Who Wants to Marry a Duke - Sabrina Jeffries


London April


Having finally come into his title as the Duke of Thornstock, Marlowe “Thorn” Drake leaned against a pillar to survey the crowd at the Devonshire House ball. Why hadn’t his twin sister returned to England with him when he’d asked? If Gwyn were here, she’d be mocking the fops with their excessive cravats and taking bets with him on which gentleman would make a drunken fool of himself first.

She’d be keeping him well entertained.

God, how he missed her. Until now, they’d never been apart, and it still chafed him that she’d blithely watched him sail away without her. He’d never counted on feeling so alone in the land of his birth. He was English, damn it, and this was his rightful home. Since he’d never felt as if he belonged in Berlin, despite having lived there almost since birth, he’d expected matters to be different in his native country.

Instead, everything smelled and tasted odd, from the weak coffee his servants gave him in the morning to the strange liquid he was drinking now, which bore a faint—very faint—resemblance to the Glühwein he’d drunk in Prussia, although not nearly as good.

“So what do you think of your first marriage mart?” asked his half brother Grey, who’d come up beside him.

Fletcher “Grey” Pryde, the Duke of Greycourt, had returned to England at the age of ten to be educated for his future role as duke. That probably explained why he seemed comfortable with English life. He’d had fifteen years here. Thorn had only had six months.

Not that he would let his older brother see his discomfort. “This is a marriage mart?” Thorn snorted. “I’d imagined something a bit more . . . mercenary, with mothers sniffing the crowd in search of eligible gentlemen for their pretty vixens.”

Grey laughed. “That’s not far off the mark, at least for ladies who have only their looks to commend them. With heiresses, it’s more like the fathers sniffing about—trying to ferret out the fortune hunters.”

“Then I suppose I should be glad Gwyn did not come with me.” Thorn pushed away from the pillar. “Father and I had enough trouble keeping the fortune hunters at bay in Berlin.”

“I would have helped you with that.” Grey gazed up. “Gwyn would have loved that ceiling. She would have tried to sketch it for her book of architectural wonders. That’s why I can’t figure out why she refused to come back with you.” He fixed his gaze on Thorn. “Do you know why she chose to stay in Berlin?”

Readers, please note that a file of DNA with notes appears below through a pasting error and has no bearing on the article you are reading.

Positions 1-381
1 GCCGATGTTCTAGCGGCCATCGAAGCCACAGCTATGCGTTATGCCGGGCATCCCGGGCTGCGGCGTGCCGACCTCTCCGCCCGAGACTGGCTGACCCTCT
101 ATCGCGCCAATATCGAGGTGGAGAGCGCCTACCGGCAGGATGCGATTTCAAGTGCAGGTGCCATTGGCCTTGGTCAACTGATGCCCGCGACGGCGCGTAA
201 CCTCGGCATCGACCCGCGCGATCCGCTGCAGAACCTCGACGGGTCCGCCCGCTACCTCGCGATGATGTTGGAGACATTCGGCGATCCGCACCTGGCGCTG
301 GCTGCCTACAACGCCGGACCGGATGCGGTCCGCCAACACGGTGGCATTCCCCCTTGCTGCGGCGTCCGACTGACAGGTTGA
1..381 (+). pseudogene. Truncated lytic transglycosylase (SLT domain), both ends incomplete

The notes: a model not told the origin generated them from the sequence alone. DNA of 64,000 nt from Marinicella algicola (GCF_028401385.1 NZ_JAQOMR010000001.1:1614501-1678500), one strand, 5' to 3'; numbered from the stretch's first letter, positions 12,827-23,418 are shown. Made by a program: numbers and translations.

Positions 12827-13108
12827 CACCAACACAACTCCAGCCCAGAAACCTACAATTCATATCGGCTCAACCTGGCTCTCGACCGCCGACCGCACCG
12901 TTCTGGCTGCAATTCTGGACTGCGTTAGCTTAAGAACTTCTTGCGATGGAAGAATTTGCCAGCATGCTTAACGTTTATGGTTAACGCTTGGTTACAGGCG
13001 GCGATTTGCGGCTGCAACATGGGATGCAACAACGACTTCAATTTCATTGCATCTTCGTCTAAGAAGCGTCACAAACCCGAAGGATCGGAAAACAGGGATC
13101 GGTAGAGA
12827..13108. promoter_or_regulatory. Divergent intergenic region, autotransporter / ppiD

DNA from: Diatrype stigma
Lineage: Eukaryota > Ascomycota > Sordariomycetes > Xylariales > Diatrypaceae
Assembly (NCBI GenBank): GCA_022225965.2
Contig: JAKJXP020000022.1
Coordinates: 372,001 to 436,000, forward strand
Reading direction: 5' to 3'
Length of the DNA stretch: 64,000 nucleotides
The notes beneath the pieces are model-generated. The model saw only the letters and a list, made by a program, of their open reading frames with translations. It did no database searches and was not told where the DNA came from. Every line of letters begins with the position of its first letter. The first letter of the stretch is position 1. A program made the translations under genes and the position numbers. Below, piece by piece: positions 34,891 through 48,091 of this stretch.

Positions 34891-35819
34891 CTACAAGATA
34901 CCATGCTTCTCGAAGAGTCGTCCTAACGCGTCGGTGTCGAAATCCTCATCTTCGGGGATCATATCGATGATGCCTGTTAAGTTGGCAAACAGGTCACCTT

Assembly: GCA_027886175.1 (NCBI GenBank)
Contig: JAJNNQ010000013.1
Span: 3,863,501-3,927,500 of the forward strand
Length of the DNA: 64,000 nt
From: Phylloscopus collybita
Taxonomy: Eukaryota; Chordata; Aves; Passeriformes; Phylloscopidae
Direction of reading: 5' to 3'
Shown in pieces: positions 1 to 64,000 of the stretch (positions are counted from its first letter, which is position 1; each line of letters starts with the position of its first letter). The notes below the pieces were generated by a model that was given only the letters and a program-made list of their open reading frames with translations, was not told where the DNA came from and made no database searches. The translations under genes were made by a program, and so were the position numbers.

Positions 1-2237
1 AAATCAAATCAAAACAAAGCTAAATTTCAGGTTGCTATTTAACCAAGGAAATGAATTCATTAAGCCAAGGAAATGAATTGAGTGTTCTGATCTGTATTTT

“She said Mother needed her,” Thorn replied.

“Nonsense. Mother is perfectly capable of fending for herself. Besides which, Mother has Maurice, who dotes on her. There’s got to be another reason.”

Thorn had a pretty good idea of what it was, but Gwyn had never admitted it, and he wasn’t about to speculate to Grey. “What are you doing at a marriage mart, anyway?”

Grey turned grim. “I lost a bet.”

“Ah. What are the terms?”

“I have to stay until midnight . . . or until Lady Georgiana is introduced to me, whichever comes first.”

“Devonshire’s daughter? The one coming out this Season?”


“Then you’ll be able to leave soon enough,” Thorn said. “They’ll introduce her to you first of anyone.”

“And you. Or have you forgotten your exalted station?” “No.” How could he? Every time he entered a room, people bowed and curtsied for all they were worth.

“Never lose sight of who you are,” Grey said. “You’re not accustomed to how devious matchmaking mamas and their scheming daughters can be. Look at it this way: They’re the hunters, who want to hang your ducal coronet on their trophy wall. So keep an eye out.”

“I plan to. As soon as I see the Devonshires coming, I’ll flee.”

“I didn’t mean keep an eye out for the Devonshires, for God’s sake,” Grey said. “They take precedence over us both. Fleeing would be like giving them the cut direct. Even I am not so reckless as all that. I may need one of them someday.”

Thorn would rather risk that than take one step awry in conversation with them. Although earlier he’d had someone point them out to him, this would be his first time to actually meet the powerful Duke and Duchess of Devonshire, and he was a bit shaky on the protocol. In Prussia, Thorn had been the only English duke around since Grey had left for England.

“First of all,” Thorn said, “I don’t have your ambition to own half of London. Second, I can escape a ballroom without being noticed